I envy those who can give their fathers a hug, a kiss, a card on Fathers’ Day. I know that in many ways I am more fortunate than many in that my father was someone who gave all of himself to his family and keeping his family safe and secure and strong. His lessons will always be with me, as will be his smile, his laugh, his devotion.

I mentioned at his funeral service that he always made me feel that I had a guardian angel. I did. I do.

Though he is not here physically, I will still celebrate him this Fathers’ Day. With joy, and not a few tears. And marvel at my great good fortune of having him for my father.

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Like most everyone else, I will be reflecting this weekend (as I do often) on the impact my father has had on my life.

From him I got my stubborness, determination, obsession with detail and the need to plan. Though at times those traits drive even me nuts, they have also stood me in good stead for a very long time.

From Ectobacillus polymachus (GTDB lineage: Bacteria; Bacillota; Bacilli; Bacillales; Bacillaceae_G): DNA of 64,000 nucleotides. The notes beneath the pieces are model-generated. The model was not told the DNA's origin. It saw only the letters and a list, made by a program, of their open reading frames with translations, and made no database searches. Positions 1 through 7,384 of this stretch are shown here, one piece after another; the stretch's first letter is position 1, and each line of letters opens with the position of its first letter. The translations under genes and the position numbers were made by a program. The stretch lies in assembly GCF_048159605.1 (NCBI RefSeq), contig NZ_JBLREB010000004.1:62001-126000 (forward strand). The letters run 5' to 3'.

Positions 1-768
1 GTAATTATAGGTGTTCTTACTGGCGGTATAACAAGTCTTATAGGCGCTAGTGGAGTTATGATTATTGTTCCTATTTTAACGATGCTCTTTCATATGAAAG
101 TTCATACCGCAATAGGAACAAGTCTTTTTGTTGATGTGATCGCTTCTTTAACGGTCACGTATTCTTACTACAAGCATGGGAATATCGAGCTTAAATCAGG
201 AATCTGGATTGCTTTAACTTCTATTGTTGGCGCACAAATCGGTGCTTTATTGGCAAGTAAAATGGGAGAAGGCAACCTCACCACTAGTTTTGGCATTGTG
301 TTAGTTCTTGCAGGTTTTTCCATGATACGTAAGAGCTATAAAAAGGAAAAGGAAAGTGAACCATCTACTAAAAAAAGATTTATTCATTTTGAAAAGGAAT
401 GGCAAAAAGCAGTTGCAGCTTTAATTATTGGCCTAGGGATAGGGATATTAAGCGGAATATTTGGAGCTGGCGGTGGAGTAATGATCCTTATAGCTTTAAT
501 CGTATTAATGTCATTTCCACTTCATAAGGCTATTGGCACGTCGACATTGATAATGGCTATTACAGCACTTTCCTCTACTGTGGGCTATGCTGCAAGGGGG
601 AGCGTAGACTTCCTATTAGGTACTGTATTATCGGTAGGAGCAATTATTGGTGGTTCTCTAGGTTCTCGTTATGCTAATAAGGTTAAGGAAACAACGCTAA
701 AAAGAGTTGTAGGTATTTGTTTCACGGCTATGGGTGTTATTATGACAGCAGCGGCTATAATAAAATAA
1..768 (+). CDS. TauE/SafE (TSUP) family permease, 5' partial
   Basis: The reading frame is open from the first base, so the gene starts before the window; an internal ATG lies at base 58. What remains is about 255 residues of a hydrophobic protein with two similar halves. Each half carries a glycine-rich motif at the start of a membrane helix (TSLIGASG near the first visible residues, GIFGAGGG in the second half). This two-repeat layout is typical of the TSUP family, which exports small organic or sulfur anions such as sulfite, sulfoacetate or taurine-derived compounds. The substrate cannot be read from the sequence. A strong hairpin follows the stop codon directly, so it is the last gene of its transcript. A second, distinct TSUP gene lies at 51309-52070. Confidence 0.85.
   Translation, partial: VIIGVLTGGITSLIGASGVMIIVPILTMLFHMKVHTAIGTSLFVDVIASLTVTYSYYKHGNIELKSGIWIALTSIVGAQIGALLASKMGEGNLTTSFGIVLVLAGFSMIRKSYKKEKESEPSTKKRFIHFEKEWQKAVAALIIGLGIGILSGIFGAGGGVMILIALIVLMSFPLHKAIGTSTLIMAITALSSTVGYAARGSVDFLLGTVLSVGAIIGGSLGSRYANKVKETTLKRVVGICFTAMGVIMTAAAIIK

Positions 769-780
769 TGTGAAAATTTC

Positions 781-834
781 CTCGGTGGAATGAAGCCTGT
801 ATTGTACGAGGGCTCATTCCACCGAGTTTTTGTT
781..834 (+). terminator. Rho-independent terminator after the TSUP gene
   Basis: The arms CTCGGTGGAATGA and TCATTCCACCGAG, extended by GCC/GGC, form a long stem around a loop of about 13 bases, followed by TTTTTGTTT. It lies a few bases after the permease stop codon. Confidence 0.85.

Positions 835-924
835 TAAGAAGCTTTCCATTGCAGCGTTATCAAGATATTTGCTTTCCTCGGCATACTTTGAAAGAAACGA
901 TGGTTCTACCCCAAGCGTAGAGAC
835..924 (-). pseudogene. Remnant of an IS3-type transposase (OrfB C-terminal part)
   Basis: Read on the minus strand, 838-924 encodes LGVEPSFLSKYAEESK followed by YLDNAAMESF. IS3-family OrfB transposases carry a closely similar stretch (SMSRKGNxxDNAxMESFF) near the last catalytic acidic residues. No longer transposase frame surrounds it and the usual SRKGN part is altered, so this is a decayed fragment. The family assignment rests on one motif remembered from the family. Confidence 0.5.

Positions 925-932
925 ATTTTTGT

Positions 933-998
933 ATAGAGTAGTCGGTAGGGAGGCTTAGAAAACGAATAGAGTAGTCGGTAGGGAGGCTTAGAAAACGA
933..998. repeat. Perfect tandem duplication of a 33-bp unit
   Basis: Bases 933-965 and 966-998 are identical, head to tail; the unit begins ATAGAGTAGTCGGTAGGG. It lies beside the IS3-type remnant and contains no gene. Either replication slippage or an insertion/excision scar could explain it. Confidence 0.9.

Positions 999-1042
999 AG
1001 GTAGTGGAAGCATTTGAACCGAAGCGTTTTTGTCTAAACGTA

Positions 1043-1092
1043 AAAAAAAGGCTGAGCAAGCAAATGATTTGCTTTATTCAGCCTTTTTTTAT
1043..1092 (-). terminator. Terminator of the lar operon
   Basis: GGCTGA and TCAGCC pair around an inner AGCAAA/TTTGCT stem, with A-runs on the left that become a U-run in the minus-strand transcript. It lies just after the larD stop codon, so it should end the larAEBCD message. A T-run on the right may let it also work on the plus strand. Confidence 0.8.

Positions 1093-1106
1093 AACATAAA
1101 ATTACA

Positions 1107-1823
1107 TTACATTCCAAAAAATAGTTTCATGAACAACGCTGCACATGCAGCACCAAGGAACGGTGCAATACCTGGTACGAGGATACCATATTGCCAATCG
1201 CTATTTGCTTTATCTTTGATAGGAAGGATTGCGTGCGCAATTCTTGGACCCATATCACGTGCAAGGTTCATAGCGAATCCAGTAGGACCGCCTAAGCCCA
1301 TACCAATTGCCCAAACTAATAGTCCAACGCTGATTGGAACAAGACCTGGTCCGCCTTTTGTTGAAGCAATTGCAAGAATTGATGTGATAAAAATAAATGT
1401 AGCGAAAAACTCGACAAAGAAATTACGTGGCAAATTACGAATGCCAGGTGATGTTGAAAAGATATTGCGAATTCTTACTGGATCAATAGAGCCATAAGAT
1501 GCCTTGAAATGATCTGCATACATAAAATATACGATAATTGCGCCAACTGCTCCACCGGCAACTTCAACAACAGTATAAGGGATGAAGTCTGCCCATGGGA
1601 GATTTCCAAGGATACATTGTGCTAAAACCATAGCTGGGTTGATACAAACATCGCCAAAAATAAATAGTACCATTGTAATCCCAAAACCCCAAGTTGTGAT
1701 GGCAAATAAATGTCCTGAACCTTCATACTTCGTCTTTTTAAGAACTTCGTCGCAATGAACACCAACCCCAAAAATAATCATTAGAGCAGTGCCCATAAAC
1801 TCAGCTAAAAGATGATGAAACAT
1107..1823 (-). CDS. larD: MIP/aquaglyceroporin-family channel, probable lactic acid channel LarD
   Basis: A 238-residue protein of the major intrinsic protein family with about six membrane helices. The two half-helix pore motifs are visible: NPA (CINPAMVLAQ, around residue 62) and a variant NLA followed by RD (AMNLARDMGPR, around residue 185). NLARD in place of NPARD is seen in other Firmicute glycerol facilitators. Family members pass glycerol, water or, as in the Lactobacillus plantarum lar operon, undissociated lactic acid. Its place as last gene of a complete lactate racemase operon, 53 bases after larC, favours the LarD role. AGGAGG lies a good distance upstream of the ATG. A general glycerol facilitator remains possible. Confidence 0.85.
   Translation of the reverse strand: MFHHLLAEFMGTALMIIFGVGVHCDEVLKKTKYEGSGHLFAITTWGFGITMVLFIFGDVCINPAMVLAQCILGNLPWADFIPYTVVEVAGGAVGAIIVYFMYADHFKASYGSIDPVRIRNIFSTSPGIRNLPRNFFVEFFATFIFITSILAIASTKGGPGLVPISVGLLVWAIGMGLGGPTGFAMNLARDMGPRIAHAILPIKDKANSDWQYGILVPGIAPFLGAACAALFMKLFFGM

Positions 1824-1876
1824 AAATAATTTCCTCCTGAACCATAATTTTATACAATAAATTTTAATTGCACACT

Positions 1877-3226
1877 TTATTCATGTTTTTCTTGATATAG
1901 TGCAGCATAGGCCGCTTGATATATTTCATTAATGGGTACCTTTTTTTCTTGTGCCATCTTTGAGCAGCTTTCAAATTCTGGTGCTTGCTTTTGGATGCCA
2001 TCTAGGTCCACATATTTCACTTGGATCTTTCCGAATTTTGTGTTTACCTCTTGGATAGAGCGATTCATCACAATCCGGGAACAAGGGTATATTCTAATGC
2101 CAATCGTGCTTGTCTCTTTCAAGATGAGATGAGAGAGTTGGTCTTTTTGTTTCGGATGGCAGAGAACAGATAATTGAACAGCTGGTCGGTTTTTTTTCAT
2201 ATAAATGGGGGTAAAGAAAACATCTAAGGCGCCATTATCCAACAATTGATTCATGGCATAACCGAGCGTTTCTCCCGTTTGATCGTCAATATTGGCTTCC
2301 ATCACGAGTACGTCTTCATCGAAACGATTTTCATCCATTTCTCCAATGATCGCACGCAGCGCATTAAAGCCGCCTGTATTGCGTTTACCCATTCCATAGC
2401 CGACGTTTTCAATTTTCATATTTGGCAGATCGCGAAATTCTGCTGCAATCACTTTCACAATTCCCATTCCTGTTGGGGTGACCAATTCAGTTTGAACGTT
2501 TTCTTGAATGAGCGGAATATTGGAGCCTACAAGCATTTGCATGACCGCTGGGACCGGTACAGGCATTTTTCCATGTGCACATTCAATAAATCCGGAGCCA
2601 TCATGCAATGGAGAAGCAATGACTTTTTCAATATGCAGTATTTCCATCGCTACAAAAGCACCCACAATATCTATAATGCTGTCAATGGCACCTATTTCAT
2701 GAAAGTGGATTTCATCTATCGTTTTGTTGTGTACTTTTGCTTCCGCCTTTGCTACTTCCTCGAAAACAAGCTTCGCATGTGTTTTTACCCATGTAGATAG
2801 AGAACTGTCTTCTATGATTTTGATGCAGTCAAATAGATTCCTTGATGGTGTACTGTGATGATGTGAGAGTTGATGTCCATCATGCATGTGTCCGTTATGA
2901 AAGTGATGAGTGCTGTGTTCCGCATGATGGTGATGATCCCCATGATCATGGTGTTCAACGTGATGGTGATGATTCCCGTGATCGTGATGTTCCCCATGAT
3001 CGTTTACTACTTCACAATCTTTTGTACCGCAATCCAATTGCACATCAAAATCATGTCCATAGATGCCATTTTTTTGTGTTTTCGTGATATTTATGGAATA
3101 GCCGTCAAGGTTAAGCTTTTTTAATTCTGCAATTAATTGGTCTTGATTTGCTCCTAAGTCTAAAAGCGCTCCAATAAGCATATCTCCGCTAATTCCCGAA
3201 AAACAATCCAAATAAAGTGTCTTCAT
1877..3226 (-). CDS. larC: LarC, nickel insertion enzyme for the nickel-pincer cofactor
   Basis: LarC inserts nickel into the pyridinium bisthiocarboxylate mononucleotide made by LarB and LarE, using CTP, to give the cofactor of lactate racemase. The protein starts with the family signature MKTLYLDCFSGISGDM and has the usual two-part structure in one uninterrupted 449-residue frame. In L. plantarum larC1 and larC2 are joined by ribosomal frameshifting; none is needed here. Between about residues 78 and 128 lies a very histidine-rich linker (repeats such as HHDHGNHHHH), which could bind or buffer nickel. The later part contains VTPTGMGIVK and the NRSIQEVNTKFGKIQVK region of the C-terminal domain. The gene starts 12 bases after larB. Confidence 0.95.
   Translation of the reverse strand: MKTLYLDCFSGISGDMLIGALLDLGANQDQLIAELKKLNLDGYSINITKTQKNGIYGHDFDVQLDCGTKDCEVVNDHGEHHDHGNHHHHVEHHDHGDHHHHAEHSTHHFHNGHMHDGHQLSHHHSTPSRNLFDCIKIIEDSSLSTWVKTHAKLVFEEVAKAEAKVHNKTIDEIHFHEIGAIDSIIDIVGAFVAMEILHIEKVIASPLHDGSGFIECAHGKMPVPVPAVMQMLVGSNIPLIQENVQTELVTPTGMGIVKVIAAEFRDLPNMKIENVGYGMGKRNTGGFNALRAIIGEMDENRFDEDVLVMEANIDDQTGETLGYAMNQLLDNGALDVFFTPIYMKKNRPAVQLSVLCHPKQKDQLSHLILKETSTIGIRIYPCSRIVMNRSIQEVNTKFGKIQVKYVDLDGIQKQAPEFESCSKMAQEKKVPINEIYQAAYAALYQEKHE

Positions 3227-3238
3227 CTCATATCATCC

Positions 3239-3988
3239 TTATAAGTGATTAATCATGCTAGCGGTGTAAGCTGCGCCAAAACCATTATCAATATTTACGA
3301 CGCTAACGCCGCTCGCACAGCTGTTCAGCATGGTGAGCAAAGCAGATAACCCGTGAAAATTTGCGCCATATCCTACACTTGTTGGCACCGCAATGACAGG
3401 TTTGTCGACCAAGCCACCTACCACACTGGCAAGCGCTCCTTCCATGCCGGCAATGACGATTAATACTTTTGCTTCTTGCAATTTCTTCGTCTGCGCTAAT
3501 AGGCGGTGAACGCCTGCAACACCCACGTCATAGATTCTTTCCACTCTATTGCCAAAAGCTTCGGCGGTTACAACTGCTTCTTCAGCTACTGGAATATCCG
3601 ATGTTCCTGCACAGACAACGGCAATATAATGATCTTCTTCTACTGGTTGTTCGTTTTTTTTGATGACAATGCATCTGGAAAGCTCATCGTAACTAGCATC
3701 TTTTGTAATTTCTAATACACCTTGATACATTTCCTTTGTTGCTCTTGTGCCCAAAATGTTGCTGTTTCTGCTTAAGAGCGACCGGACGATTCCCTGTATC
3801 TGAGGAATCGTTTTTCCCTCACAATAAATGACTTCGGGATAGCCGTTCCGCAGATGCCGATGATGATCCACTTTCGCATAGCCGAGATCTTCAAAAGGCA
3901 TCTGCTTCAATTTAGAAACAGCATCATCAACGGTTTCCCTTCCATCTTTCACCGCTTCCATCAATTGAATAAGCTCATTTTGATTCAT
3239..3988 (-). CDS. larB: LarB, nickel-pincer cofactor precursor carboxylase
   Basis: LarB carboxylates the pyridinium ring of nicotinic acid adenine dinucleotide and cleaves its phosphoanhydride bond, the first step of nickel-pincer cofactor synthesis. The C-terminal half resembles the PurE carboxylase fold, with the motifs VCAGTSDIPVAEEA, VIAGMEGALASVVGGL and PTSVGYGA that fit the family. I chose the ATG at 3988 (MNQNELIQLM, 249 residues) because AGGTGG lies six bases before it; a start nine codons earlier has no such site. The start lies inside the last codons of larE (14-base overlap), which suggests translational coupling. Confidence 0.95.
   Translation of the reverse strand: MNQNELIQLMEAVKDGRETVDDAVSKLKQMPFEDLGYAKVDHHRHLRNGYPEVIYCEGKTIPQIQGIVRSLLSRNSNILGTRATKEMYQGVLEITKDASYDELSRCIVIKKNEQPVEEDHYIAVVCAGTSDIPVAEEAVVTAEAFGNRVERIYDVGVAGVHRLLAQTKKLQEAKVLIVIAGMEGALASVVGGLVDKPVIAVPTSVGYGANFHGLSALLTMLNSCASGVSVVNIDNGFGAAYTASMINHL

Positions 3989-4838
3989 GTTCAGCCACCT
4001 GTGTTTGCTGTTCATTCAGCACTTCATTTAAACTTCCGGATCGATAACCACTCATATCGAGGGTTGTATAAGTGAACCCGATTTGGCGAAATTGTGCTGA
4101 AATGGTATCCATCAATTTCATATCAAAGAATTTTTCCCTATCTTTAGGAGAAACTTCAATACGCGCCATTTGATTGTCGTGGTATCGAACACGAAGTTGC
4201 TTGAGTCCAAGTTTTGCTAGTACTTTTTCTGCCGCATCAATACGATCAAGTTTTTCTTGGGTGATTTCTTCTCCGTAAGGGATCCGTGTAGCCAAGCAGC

My father never tried to be anything he wasn’t. What you saw was who he was. The only time he has ever struggled with himself was during that period when he realized he could no longer manage complex finances, though he couldn’t understand why.

All of his life he has taken care of those around him, until the past few years when we have finally been able to return the favor. He took pride in being able to provide, and provide well, for his family, even in those years when thankless teenagers tried his patience no end. Even when he was disappointed or upset or even mildly disgusted by our choices or behavior, there was never any doubt, nor is there today, of his love for his family.

Perhaps the most important lesson I learned from him was to let my own children know that no matter what, I would support them and love them. I may not have liked all of their choices but they have my unconditional love and loyalty — and, just as my father has, I take great pride and joy in the wonderful people my children have become.

There is no way I can repay everything my father has given me, the foundation he has provided for my life. Except to pay it both forward and behind, to live my life with honor and compassion and loyalty and strength, a strength borne of knowing the difference between right and wrong, of hating evil done but forgiving those who make mistakes, offering a hand up and an open mind. I couldn’t have asked for a better role model.